“My friends are calling me all the time. They are telling me to be in touch with the IEC and to make sure that my votes don’t become less. But how can I do that, I don’t know anyone there. The people should be the ones to elect their candidates, not the commission, not the fraud… Of course we can accept the fraud for this time, but it will not be for one time, it will be like this every time — that is why we cannot accept it… There is no shame now.” — female provincial candidate from Baghlan
“A second round is difficult, because there are so many places you cannot vote. And if we use the same voter cards, the vote will be as fraudulent as the first time… A coalition government is also not a solution. It will have no legitimacy and it is not the people’s fault that there was so much fraud. You cannot just give them a government they don’t want… The authorities should announce the results and address the fraud. They should prosecute the people who are responsible for the fraud. But it will not happen: the people who did the fraud are also the people who were in the campaign teams. They will instead be rewarded for their work… Karzai and his people are saying that it is normal to have fraud, but it is not true. If it is normal, then why do we have laws?” — former provincial council candidate from Nangarhar
“A second round, how can we have a second round? Who will be the guarantor? Will London sign a paper that it will pay back 200 million dollar to the U.N., if there is so much fraud again? Will Washington pay?” — young trader from Helmand
“The Taliban are quite happy with these elections. It doesn’t matter whether Karzai wins or loses, it is good for us and more people will join… But what this country really needs is a government that has good relations with the people. And the foreigners need to have good relations with the people. If not, whatever they do or however much they give or try, it will not matter.” — southern tribal elder (close to the Taliban)
“The last few months I have just been waiting to see what happens. Journalists have called to ask what I thought about things and I told them that I don’t know. I worry. I look at my suits and my shoes (he does have very nice suits and shoes) and wonder what I will do with them if things go wrong. When I am in my garden (he has a very nice garden) I think that if something happens I may never see my garden again… You are very lucky to live in a country where not much can happen. You may be hit by an economic crisis, but you don’t have to be afraid that you cannot live there anymore… I am happy my family is out. Even if that means that at night I feel like the walls are eating me.” — young Kabul politician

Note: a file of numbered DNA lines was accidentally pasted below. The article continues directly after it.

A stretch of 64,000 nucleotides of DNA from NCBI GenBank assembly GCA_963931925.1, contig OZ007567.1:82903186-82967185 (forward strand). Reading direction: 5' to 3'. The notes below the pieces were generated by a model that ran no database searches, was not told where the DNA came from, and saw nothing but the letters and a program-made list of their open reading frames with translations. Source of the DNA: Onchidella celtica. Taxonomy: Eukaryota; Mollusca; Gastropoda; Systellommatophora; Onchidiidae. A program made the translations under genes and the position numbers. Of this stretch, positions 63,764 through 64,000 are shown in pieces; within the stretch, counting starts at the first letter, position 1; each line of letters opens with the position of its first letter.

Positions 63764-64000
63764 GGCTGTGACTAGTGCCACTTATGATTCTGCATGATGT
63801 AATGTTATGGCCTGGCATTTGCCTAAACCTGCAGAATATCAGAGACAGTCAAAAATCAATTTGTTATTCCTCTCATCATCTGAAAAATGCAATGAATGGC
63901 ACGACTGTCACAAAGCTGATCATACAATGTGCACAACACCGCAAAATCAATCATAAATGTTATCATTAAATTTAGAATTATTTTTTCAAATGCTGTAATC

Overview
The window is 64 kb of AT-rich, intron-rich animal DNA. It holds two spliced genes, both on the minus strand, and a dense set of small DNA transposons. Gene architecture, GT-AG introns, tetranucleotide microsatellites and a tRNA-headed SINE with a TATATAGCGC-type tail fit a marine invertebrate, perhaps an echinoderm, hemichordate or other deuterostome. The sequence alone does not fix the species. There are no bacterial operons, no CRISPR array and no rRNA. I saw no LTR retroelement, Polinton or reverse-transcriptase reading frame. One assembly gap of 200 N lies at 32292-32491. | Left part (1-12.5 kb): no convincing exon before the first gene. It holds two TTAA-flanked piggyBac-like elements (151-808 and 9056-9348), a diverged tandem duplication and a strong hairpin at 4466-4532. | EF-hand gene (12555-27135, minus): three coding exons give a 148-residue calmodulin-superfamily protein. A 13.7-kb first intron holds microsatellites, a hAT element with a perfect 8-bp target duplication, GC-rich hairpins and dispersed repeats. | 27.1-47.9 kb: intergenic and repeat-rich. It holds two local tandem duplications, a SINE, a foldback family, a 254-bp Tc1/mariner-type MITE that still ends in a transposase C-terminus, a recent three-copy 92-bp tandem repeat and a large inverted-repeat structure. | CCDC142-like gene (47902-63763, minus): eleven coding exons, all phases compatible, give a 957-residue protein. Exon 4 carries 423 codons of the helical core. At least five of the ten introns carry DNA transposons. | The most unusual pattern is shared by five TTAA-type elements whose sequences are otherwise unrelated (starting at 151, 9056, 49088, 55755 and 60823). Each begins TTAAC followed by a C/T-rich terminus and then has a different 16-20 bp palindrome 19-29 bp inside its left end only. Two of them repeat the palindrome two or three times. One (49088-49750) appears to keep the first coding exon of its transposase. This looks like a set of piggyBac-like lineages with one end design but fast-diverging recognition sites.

“So has the election been solved yet? Still not? Who are you supporting? A solution that is good for Afghanistan? You cannot find anyone in the whole of Afghanistan who is good for Afghanistan.” — Kandahari businessman
MASSOUD HOSSAINI/AFP/Getty Images
Blake Hounshell is managing editor at Foreign Policy, having formerly been Web editor. Hounshell oversees ForeignPolicy.com and has commissioned and edited numerous cover stories for the print magazine, including National Magazine Award finalist "Why Do They Hate Us?" by Mona Eltahawy. He also edits The Cable, FP's first foray into daily original reporting, and was editor of Colum Lynch's Turtle Bay, which in 2011 won a National Magazine award for best reporting in a digital format.
Blake joined Foreign Policy in 2006 after living in Cairo, where he studied Arabic, missed his Steelers finally win one for the thumb, and worked for the Ibn Khaldun Center for Development Studies. Blake was a 2011 finalist for the Livingston Awards prize for young journalists for his reporting on the Arab uprisings, and his Twitter feed was named one of Time magazine's "140 Best Twitter Feeds of 2011." Under his leadership, in 2008, Passport, FP's flagship blog, won Media Industry Newsletter's "Best of the Web" award in the blog category. Along with Elizabeth Dickinson, he edited Southern Tiger: Chile's Fight for a Democratic and Prosperous Future, the memoirs of former Chilean president Ricardo Lagos, published by Palgrave Macmillan in 2012.
A graduate of Yale University, Blake speaks mangled Arabic and French, is an avid runner, and lives in Washington with his wife, musician Sandy Choi, and their toddler, David. Follow him on Twitter @blakehounshell.| Interview |